Queen Katharine – Married to King Henry VIII’s brother before marrying Henry, Queen Katharine is present at the trial of Buckingham, and she is the only one who suspects any wrongdoing in the trial. When Cardinal Wolsey convinces the king to divorce her, she rails against Wolsey and accuses him of being her enemy. She refuses to let him judge her, and she will not submit to the divorce. When Wolsey comes to her, speaking kindly, she charges him with being a traitor and plotting to bring her down. She speaks at length of her loyal nature as a wife for more than 20 years, and she cannot believe she is being punished for it. If anything, she is being cast out for not giving birth to a male heir, nor to the future Queen Elizabeth. When Katharine is finally divorced, she is made “Princess Dowager.” After hearing her attendants speak well of Wolsey, she forgives him and has a vision of her own imminent death.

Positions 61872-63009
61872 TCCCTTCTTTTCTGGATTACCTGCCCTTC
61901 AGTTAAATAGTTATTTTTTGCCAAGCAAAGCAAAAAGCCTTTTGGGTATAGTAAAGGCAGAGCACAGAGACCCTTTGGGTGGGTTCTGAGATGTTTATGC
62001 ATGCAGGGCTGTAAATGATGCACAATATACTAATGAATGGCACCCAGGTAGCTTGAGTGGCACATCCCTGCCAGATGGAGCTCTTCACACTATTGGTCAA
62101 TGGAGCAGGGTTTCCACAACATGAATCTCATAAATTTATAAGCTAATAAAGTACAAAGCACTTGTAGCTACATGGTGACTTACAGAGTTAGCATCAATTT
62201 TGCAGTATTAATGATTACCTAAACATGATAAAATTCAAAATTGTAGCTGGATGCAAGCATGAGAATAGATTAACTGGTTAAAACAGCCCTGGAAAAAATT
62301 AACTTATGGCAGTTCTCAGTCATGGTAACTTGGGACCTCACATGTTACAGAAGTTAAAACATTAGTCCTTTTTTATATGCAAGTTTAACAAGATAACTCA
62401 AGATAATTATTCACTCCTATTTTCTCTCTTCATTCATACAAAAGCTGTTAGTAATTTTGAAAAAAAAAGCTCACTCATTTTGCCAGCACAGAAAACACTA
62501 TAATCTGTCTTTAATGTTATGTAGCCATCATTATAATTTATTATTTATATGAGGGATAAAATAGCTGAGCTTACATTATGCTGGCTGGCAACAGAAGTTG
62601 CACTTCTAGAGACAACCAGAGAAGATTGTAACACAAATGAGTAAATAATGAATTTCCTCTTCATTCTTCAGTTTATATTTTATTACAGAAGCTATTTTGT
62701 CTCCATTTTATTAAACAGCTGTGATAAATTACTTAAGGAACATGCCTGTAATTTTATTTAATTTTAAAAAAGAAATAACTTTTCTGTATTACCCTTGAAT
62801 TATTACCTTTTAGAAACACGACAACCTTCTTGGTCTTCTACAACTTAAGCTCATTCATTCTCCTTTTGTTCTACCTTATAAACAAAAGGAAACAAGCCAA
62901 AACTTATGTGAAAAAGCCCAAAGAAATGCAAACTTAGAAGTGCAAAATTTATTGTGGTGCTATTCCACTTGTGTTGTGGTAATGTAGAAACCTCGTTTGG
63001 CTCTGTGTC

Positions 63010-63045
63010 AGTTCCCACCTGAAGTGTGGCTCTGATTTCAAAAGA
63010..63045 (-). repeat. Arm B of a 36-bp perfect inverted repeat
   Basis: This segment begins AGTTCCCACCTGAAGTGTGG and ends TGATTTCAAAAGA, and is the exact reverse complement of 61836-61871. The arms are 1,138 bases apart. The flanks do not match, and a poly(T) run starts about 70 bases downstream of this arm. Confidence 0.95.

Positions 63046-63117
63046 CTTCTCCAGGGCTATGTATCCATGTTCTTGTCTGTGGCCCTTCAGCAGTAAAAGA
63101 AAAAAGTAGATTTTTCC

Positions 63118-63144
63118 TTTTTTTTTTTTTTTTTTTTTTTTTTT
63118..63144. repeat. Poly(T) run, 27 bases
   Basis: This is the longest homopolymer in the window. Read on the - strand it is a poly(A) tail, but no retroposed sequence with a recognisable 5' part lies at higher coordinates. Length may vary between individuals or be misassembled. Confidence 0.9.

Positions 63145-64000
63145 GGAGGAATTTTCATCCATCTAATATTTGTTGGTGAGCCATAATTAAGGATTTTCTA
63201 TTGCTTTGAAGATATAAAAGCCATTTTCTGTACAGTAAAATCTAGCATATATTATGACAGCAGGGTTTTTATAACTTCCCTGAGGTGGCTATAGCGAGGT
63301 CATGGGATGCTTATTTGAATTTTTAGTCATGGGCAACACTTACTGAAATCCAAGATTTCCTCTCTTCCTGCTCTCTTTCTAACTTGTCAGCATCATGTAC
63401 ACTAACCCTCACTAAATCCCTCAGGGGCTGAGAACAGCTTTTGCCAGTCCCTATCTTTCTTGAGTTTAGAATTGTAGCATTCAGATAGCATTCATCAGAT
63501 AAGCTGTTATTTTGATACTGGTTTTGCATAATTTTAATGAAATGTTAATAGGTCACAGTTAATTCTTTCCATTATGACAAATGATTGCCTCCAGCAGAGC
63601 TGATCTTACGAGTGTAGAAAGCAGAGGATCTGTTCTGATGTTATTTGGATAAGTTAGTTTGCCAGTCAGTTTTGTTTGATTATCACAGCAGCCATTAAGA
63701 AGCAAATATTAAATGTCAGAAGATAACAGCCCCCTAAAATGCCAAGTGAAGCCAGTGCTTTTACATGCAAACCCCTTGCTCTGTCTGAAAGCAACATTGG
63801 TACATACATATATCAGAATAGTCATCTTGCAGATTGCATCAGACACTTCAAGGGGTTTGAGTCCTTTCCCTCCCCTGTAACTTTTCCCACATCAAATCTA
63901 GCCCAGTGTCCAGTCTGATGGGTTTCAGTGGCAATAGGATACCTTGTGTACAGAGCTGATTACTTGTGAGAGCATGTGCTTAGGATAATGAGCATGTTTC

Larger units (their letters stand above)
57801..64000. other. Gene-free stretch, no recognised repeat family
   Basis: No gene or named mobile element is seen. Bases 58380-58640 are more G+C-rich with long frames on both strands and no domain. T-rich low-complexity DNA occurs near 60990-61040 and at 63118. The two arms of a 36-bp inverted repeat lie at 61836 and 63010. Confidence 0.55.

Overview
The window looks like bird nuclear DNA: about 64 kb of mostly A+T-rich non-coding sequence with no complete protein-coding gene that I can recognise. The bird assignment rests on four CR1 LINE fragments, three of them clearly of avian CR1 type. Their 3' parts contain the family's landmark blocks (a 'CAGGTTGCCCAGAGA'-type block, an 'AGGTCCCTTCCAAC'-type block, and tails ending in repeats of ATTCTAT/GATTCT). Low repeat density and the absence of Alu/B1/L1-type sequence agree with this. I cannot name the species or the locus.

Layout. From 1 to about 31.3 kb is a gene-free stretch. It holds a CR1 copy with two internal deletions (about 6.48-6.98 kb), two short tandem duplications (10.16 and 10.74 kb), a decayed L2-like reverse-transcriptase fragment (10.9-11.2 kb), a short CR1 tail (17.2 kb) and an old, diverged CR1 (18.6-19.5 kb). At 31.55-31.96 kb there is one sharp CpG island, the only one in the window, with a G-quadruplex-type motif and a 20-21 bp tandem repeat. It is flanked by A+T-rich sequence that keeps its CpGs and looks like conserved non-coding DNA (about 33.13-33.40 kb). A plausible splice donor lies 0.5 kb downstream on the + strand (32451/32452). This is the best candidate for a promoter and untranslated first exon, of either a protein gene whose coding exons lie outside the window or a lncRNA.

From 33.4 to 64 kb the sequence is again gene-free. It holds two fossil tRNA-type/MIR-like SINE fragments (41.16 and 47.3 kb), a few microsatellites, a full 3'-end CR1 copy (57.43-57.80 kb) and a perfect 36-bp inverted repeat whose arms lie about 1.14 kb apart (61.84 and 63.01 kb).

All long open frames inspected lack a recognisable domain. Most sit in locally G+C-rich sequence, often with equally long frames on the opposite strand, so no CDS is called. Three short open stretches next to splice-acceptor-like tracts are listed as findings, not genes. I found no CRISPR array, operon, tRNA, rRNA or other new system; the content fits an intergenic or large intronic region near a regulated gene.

Buckingham – Buckingham has just returned from France, where he has developed a grudge against Cardinal Wolsey. He rails against Wolsey and complains that Wolsey unfairly influences the king. Wolsey orders him arrested. At his trial, Buckingham is accused of having plotted to gain the throne (having been informed that he had a tenuous link to it should the king die without an heir). Buckingham is executed.
Anne Bullen – Anne Bullen is an unmarried lady when the king meets her at Cardinal Wolsey’s dinner party. He is much impressed with her and apparently has her in mind throughout his divorce proceedings. Anne, speaking with one of her attendants about Katharine’s misery during the divorce, declares that she would never want to be the queen. Yet she marries Henry, though the Pope has not consented to Henry and Katherine’s divorce. Later, she gives birth to the child Elizabeth, but remains offstage for the remainder of the play, having hardly anything to do after her marriage but to join in official processions and impress people with her beauty.